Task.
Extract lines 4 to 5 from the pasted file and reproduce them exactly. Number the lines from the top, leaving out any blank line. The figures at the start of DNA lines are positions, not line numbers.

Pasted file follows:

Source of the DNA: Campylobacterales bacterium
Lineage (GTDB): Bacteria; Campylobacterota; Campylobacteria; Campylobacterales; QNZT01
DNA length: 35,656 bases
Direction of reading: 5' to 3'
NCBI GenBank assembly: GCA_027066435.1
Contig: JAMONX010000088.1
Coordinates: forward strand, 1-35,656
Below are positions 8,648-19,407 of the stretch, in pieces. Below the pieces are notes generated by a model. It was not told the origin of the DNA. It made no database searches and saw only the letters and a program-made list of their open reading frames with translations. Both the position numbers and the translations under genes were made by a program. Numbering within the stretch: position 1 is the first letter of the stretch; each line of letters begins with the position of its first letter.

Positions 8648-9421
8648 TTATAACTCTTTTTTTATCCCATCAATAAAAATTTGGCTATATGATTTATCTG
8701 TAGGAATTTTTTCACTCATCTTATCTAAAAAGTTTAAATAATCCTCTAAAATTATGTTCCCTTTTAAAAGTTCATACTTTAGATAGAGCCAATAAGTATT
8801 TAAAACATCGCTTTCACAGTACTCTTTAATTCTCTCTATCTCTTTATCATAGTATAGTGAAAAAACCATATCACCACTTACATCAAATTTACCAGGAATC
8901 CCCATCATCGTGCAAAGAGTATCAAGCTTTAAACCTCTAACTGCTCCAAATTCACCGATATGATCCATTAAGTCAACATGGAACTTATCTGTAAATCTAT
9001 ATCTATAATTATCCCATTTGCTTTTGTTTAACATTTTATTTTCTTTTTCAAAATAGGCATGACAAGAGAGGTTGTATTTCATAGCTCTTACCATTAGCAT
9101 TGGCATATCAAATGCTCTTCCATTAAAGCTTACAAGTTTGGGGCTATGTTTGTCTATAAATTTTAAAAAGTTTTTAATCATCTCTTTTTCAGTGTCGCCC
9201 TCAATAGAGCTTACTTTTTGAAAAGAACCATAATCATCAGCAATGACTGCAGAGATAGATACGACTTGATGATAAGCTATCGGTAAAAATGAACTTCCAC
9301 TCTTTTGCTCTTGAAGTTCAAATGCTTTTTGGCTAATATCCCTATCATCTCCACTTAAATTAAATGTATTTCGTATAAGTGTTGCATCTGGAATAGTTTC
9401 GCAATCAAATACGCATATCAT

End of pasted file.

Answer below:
Direction of reading: 5' to 3'
NCBI GenBank assembly: GCA_027066435.1